Solving the Chinese Postman Problem
Learn the fundamental algorithm to solve the Chinese Postman problem using R. Also explore example images.
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Some pre-Halloween post today. It started actually while I was in Barcelona: kids wanted to go back to some store we've seen the first day, in the gothic part, and I could not remember where it was. And I said to myself that would be quite long to do all the street of the neighborhood. And I discovered that it was actually an old problem. In 1962, Meigu Guan was interested in a postman delivering mail to a number of streets such that the total distance walked by the postman was as short as possible. How could the postman ensure that the distance walked was a minimum?
A very close notion is the concept of traversable graph, which is one that can be drawn without taking a pen from the paper and without retracing the same edge. In such a case the graph is said to have an Eulerian trail (yes, from Euler's bridges problem). An Eulerian trail uses all the edges of a graph. For a graph to be Eulerian all the vertices must be of even order.
An algorithm for finding an optimal Chinese Postman route is:
- List all odd vertices.
- List all possible pairings of odd vertices.
- For each pairing find the edges that connect the vertices with the minimum weight.
- Find the pairings such that the sum of the weights is minimized.
- On the original graph add the edges that have been found in Step 4.
- The length of an optimal Chinese postman route is the sum of all the edges added to the total found in Step 4.
- A route corresponding to this minimum weight can then be easily found.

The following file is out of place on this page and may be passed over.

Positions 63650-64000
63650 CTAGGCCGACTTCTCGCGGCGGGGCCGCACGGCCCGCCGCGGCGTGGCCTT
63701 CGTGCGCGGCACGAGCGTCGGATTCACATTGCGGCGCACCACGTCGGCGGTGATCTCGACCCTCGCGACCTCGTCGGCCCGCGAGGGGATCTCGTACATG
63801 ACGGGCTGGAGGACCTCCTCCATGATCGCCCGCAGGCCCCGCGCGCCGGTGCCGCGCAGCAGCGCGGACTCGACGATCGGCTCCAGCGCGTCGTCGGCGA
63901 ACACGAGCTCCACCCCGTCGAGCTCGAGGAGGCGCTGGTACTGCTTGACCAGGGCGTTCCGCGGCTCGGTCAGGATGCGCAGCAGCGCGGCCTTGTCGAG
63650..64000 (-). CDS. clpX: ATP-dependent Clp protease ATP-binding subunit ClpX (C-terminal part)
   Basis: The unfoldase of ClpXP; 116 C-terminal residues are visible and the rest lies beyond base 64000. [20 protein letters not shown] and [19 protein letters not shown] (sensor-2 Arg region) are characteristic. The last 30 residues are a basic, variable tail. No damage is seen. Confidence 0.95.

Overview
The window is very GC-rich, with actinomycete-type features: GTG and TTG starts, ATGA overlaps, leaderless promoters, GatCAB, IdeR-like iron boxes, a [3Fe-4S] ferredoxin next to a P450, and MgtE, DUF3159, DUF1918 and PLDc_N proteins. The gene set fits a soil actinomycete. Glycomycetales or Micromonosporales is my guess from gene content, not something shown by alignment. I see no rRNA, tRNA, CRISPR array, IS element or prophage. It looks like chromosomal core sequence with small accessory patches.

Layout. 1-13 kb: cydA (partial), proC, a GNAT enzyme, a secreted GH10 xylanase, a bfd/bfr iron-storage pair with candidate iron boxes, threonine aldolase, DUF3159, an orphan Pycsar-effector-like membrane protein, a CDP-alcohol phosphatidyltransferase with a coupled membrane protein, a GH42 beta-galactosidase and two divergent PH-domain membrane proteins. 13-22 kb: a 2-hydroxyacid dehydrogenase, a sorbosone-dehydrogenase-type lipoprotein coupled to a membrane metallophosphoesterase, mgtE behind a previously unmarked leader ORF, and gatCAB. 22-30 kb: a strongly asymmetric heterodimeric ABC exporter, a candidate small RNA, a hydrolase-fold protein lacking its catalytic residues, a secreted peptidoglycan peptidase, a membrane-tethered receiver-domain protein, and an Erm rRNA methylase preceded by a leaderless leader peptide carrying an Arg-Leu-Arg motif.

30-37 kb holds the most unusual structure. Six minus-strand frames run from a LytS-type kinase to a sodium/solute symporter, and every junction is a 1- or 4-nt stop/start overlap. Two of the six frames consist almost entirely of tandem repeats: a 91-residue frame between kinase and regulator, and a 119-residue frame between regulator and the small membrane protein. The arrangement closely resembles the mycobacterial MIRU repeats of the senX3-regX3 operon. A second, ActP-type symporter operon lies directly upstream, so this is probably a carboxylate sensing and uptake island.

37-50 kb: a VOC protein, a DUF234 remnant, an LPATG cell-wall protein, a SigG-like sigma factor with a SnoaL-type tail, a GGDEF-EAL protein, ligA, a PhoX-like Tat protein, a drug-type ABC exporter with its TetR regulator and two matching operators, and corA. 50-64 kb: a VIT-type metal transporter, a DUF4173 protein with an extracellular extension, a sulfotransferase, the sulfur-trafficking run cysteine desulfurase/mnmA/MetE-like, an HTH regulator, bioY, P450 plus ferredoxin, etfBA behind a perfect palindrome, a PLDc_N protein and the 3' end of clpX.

For the first steps, we can use the codes from Hurley and Oldford's Eulerian tour algorithms for data visualization and the PairViz package. First, we have to load some R packages.
Then use the following function from StackOverflow, then consider some networks with 12 nodes.
To plot that network, use:
Then we convert it to some traversable graph by adding 5 vertices as shown below:
We cut those 5 vertices in two parts, and therefore, we add 5 artificial nodes.
We get the following graph where all nodes have an even number of vertices!
Our network is now the following (new nodes are small because actually, they don't really matter, it's just for computational reasons).
Now we can get the optimal path or:
Let us try now on a real network of streets. Like Missoula, Montana.
I will not try to get the shapefile of the city, I will just try to replicate the photography above.
If you look carefully, you will see some problem: 10 and 93 have an odd number of vertices (3 here), so one strategy is to connect them (which explains the grey line).
But actually, to be more realistic, we start in 93, and we end in 10. Here is the optimal (shortest) path, which goes through all vertices.
Now we are ready for Halloween and to go through all the streets in the neighborhood!
Published at DZone with permission of Arthur Charpentier, DZone MVB. See the original article here.
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